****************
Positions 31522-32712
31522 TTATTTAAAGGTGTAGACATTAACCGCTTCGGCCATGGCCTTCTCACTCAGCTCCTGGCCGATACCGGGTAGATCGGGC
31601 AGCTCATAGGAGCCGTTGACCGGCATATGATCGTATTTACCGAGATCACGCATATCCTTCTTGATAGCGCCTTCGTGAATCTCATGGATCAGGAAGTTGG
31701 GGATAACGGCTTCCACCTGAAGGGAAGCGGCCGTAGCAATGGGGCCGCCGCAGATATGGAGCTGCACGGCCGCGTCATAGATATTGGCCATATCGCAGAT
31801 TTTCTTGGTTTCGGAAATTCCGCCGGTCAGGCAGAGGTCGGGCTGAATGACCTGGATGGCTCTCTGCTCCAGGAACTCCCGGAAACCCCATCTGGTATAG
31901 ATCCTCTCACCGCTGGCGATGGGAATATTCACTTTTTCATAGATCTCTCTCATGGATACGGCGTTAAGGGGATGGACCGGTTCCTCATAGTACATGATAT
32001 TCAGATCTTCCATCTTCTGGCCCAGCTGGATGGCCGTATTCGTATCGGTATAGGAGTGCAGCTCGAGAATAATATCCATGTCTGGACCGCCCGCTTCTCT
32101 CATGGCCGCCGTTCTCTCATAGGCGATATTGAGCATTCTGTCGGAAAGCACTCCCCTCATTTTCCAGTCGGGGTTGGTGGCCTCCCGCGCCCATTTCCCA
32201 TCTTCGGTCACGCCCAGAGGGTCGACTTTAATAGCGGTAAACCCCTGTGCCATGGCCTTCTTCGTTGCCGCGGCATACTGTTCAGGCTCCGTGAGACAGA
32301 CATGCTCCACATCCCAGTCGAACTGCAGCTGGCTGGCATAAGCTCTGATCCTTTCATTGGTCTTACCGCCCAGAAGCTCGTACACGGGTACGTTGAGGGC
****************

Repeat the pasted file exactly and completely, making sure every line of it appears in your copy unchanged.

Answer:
Positions 31522-32712
31522 TTATTTAAAGGTGTAGACATTAACCGCTTCGGCCATGGCCTTCTCACTCAGCTCCTGGCCGATACCGGGTAGATCGGGC
31601 AGCTCATAGGAGCCGTTGACCGGCATATGATCGTATTTACCGAGATCACGCATATCCTTCTTGATAGCGCCTTCGTGAATCTCATGGATCAGGAAGTTGG
31701 GGATAACGGCTTCCACCTGAAGGGAAGCGGCCGTAGCAATGGGGCCGCCGCAGATATGGAGCTGCACGGCCGCGTCATAGATATTGGCCATATCGCAGAT
31801 TTTCTTGGTTTCGGAAATTCCGCCGGTCAGGCAGAGGTCGGGCTGAATGACCTGGATGGCTCTCTGCTCCAGGAACTCCCGGAAACCCCATCTGGTATAG
31901 ATCCTCTCACCGCTGGCGATGGGAATATTCACTTTTTCATAGATCTCTCTCATGGATACGGCGTTAAGGGGATGGACCGGTTCCTCATAGTACATGATAT
32001 TCAGATCTTCCATCTTCTGGCCCAGCTGGATGGCCGTATTCGTATCGGTATAGGAGTGCAGCTCGAGAATAATATCCATGTCTGGACCGCCCGCTTCTCT
32101 CATGGCCGCCGTTCTCTCATAGGCGATATTGAGCATTCTGTCGGAAAGCACTCCCCTCATTTTCCAGTCGGGGTTGGTGGCCTCCCGCGCCCATTTCCCA
32201 TCTTCGGTCACGCCCAGAGGGTCGACTTTAATAGCGGTAAACCCCTGTGCCATGGCCTTCTTCGTTGCCGCGGCATACTGTTCAGGCTCCGTGAGACAGA
32301 CATGCTCCACATCCCAGTCGAACTGCAGCTGGCTGGCATAAGCTCTGATCCTTTCATTGGTCTTACCGCCCAGAAGCTCGTACACGGGTACGTTGAGGGC